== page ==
The tools for small business owners to produce their own Internet marketing get easier every day. There’s no-code email, no-code form builders, drag-and-drop website makers, you name it. And it’s great. But there’s one thing that’s still frustratingly hard to do: buttons.Why is this so hard?
Making links is easy, but adding professional-looking call to action buttons to posts and pages is tricky. Without HTML and coding skills, you can’t make one from scratch. There are many so-called page builder themes and plugins to create “build-in buttons”, but you need the right circumstances to use them. Can’t just add one whenever it feels good.
While I support strategic thinking in content development, I also support doing whatever-the-heck you want with your website. It should be as easy to insert buttons as it is to insert pictures. And it can be.
When my favorite page builder can’t quite do what I want, I use a plugin called Shortcodes Ultimate to bridge the gap. It’s like a toolbox for inserting all kinds of neat elements into posts and pages. This post will focus on inserting a basic button with custom color, font size and icon.
Install and Activate Shortcodes Ultimate
To get started, you need to have this plugin installed on your self-hosted WordPress website. Got that? If you’re wondering what WordPress is about, check out this video first.
Once you’ve got the plugin, crack open a new draft post.
Shortcodes Ultimate adds a new button to the post editor. Look for Insert Shortcodes right next to Add Media. They’re both above the formatting toolbar. Click the button to display the shortcodes menu.
It’s kind of intimidating at first. And there’s no evidence of an ordering system. Just 55+ icons and a search bar at the top. Thankfully, the search works super well. Type in “Button” to highlight just the icon for creating buttons.
Make a Button
When you click the icon, the menu slides away and you see the form to fill out for making a button. It starts with a Link.
A button is really nothing more than a gussied-up URL. You use buttons when you want visitors to take an action, typically clicking that link to see additional content like your contact info or another landing page
So, your first step in making a button with Shortcodes Ultimate is to find your link. Copy and paste it into the form field.
The next option is titled Target. This option lets you control what happens when someone clicks the button. Choose whether you want links to open in a new window/tab or the same one.
Style your button
Time to add flair. Shortcodes Ultimate asks you to pick from a list of nine styles, sight unseen. Check the cheatsheet below if you want an idea of how each looks.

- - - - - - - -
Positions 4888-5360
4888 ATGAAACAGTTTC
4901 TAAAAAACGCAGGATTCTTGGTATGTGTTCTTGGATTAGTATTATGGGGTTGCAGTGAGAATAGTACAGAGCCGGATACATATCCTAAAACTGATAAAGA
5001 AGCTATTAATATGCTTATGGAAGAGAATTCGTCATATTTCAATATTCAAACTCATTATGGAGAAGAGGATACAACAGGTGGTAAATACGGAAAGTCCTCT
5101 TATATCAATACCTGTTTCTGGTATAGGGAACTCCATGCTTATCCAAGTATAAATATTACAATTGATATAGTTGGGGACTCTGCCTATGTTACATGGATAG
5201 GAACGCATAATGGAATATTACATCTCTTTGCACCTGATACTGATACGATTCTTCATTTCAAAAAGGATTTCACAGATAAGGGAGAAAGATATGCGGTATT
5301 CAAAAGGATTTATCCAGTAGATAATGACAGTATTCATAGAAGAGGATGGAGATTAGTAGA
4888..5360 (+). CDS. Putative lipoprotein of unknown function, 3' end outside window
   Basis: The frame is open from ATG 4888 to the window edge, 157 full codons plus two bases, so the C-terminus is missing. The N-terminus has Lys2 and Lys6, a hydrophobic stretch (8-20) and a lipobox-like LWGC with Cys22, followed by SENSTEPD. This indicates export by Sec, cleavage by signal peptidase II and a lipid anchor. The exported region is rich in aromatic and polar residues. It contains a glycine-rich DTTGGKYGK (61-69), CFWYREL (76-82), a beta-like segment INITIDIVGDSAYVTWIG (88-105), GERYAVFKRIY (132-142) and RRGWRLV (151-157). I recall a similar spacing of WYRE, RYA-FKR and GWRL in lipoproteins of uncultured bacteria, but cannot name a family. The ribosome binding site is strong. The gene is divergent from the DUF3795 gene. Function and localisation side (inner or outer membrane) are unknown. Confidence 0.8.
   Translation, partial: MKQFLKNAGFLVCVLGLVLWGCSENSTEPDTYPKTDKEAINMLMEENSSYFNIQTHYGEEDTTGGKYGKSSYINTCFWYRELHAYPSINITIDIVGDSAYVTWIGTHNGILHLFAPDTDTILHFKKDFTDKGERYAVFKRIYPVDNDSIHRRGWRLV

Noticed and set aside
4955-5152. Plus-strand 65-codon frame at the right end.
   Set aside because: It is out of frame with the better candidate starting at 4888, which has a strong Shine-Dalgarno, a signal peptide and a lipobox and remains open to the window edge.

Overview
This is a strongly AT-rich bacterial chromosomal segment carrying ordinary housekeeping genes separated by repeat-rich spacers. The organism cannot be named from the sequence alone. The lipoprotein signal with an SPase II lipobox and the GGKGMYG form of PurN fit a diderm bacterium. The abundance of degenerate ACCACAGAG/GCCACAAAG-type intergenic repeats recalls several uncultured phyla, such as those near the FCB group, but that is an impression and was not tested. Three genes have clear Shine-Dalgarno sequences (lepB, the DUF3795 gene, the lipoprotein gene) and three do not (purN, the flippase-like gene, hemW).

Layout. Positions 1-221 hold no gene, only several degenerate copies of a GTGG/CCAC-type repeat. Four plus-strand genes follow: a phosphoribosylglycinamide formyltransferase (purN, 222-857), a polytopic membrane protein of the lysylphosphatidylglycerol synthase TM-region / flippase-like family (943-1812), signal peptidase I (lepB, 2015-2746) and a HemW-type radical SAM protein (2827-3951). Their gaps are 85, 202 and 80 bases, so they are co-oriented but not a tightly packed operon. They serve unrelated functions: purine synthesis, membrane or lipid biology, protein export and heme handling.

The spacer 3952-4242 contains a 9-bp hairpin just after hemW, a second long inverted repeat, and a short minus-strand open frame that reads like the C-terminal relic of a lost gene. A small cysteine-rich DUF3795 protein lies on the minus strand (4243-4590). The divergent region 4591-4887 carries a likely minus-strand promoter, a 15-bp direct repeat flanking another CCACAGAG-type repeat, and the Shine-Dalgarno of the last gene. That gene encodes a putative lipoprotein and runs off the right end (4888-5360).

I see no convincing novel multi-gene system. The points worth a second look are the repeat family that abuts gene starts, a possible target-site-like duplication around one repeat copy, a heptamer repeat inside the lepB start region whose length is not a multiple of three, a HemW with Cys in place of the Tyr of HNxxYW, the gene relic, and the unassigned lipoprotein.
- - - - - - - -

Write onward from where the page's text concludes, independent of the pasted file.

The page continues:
If you don’t have time to experiment, pick Flat to start simple. Next, pick your background color. Ideally, you’ll choose a color that already exists in your brand.
It could be your main brand color, or maybe a complementary color. Roundpeg’s classic blue and teal are complemented by a bright orange we use exclusively for call to action buttons and links.
Next, pick your text color. If you’ve picked a dark background color, you want something that contrasts, like white. Click the color bar to choose the hue and shade.
Size your button
The next three options affect the size and alignment of your button and its text. Use the slider to find the perfect size. I like to choose six for a nice, medium sized button.
Choose whether your button should be fluid or not. This basically lets you set your button to be 100% width, all the way across the page if you want. Great for narrow spaces, but probably not necessary otherwise.
You can also choose whether your button should be centered on the page, otherwise it will be left aligned.
Polish your button
Radius, icon and icon color, and text shadow put an extra shine on your work. If you want round edges, choose a 5px radius. Or pick square for a modern look. Text shadow is kind of pointless unless you’re artsy enough to craft a faux debossing effect.
Adding an icon to your button is where it really takes off. Shortcodes Ultimate lets you pick from a mini-library of icons that should cover most needs. If not, you can pick an image from your media library, assuming you have a tiny image ready to be an icon.
When you choose from the icon picker, you can also choose the icon’s color. It should be the same color as your button text.
Skip the next five settings
If you read the descriptive text below these settings and understand it, you know what to do with them. If not, don’t worry about them and move on to Content.
Type your button text
The field titled Content is where you put your button text. Remember to write text that engages and persuades visitors. Use active verbs that concisely communicate what the button links to. Words like join, read, donate and pay work great.
Preview and insert your button
Now that you’ve worked so hard on filling out this form, click Preview to see how it will look before you insert it. If something needs work, go back up and fix it.
When you’re done, click insert shortcode to add the button shortcodes to your post or page. This will look like a text readout of all the options we configured above. But rest assured, when your content is published, that button will be there.
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